As if getting into grad school wasn’t hard enough, actually surviving it is even tougher. Here are some tried and true suggestions that will help you make it though grad school – and maybe even enjoy it! 🙂
Befriend others in your program
You’re going to be spending a great deal of your time surrounded by people in your program, so you might as well make it a pleasant experience. Heck, you may even end up making a few life-long friends. It makes such a difference when you’re excited to see your classmates – going to school isn’t as big a drag as it could be because you get to look forward to hanging out with your buds!
Don’t try to do all the reading
If you’re hearing this for the first time, it might sound crazy to you. How are you supposed to show that you’re dedicated to school, willing to do what it takes to succeed, and not be made a fool of when called upon in class if you don’t pore over every word in the 100s of pages of assigned weekly reading?!? The simple answer is: you don’t need to worry so much. It’s just not worth it! Eventually you’ll realize that it’s also impossible. Here’s what you do: read what’s interesting to you, and skim the rest. Just make sure to read something each week for each class. You want to get something out of it, right? Don’t be so determined to get through everything that you don’t process anything.
Don’t try to do all the reading
Commit to your community
Get hobbies, pick up a sport, volunteer with local nonprofits, join a local language club, take a cooking class. The point is to get involved with SOMETHING non-academic that is a scheduled activity. This way, school is not your life, but one, albeit substantial, portion of your life. I know you’re probably thinking- I don’t have time for any of this! In truth, you really do have extra time, and more important, you have valid interests that extend beyond school. Chances are if you’ve made it this far, you’re not just Mammy the grad student- you might actually be Mammy the animal loving, environmental activist, marathon running, delicacy baking grad student. Pursuing outside interests will aid in your personal growth, give you new perspectives on life, and make you happy. This will spill over into school success. It’s important that you be committed to your hobby, otherwise school can easily encroach upon it and consume you! Don’t become a slave to your program! Make school just one thing you do.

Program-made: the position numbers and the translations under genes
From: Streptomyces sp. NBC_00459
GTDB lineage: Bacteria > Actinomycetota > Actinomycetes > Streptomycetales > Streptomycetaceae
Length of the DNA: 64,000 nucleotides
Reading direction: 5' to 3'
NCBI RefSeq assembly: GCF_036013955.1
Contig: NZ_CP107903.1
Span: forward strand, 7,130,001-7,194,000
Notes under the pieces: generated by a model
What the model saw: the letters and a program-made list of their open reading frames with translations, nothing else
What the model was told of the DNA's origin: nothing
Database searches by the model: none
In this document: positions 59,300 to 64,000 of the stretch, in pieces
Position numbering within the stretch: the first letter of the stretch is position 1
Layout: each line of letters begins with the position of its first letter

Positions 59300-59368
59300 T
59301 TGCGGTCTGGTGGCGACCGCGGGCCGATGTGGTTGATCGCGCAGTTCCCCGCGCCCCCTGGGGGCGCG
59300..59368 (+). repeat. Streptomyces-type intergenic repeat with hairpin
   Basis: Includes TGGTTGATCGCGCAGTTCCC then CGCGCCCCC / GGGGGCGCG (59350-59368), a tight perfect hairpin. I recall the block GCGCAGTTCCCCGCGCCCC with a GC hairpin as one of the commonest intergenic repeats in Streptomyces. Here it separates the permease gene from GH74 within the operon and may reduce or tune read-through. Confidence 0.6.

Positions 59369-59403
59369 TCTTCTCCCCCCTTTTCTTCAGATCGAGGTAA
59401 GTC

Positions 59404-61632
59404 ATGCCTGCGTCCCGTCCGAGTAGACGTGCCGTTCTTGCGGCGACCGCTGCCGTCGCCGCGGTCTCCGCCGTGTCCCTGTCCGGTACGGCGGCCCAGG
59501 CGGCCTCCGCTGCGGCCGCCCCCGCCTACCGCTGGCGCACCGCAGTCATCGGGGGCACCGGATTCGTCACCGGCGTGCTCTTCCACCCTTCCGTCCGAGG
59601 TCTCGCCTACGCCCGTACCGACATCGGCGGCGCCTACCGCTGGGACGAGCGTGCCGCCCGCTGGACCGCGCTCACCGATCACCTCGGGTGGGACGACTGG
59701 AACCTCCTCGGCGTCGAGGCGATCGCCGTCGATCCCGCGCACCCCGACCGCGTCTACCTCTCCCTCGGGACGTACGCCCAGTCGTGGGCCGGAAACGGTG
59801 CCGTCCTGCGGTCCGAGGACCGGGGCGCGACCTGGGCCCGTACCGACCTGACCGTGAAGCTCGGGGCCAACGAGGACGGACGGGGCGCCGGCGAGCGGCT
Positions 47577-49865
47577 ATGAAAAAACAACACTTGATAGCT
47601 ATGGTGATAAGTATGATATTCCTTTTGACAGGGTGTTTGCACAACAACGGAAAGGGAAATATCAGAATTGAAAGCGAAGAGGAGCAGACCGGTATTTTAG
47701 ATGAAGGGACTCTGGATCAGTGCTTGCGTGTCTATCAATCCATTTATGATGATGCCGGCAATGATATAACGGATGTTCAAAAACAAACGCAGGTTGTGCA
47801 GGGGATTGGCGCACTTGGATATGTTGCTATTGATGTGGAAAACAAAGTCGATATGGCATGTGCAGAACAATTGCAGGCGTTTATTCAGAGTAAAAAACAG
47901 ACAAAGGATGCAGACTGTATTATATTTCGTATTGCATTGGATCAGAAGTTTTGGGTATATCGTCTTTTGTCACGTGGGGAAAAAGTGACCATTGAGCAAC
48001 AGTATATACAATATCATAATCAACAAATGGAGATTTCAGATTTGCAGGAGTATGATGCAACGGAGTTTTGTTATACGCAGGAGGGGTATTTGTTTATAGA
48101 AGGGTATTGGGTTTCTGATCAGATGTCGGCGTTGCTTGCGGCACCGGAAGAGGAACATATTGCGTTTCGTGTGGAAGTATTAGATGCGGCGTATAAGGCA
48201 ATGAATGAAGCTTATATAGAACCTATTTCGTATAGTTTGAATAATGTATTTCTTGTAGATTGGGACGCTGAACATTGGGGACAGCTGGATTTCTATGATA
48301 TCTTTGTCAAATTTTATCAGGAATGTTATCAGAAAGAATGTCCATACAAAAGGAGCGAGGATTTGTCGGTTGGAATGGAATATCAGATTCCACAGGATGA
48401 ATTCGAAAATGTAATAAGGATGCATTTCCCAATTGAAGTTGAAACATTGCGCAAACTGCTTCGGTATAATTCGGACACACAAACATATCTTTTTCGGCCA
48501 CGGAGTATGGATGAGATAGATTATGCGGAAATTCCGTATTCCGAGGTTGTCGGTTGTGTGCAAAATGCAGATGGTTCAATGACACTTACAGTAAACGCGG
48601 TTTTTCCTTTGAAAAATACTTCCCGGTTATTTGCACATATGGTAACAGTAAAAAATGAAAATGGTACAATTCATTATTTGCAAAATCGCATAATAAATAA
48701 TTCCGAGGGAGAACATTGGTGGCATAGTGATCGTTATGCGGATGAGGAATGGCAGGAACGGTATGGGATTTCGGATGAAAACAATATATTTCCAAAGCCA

Punctuate your work with planned festivities
Plan activities that you can look forward to! These things don’t have to be really time-consuming, but planning even a 1-2 hour coffee date with an old friend may keep your attitude positive through the week as you excitedly work towards it. Try the following: meet friends for dinner, try new restaurants, go to concerts, plays, movies, have friends in from out of town, check out local bars and farmer’s markets, go for hikes, play tennis, check out your school’s football or basketball games, have a pot-lucks with friends, and Mammy’s favorite- vacations! The bottom line is to plan things that keep you going through the week and the semester!
Get involved with your program
Don’t just scoot by doing the minimum. You know what they call the person who graduates dead last in their medical school class?? ……Doctor. Don’t be dead last in your class. You’ll need stellar letters of recommendation for residencies, internships, and jobs, and you need to show the faculty that you’re worthy of top positions. Help plan seminars, be on journal clubs, volunteer or find out about paid opportunities to work in a faculty member’s lab- all things to do so that faculty get to know you better, and write you better letters of rec. In addition, you’ll gain a broader perspective on your field, and perhaps identify surprising new areas of interest!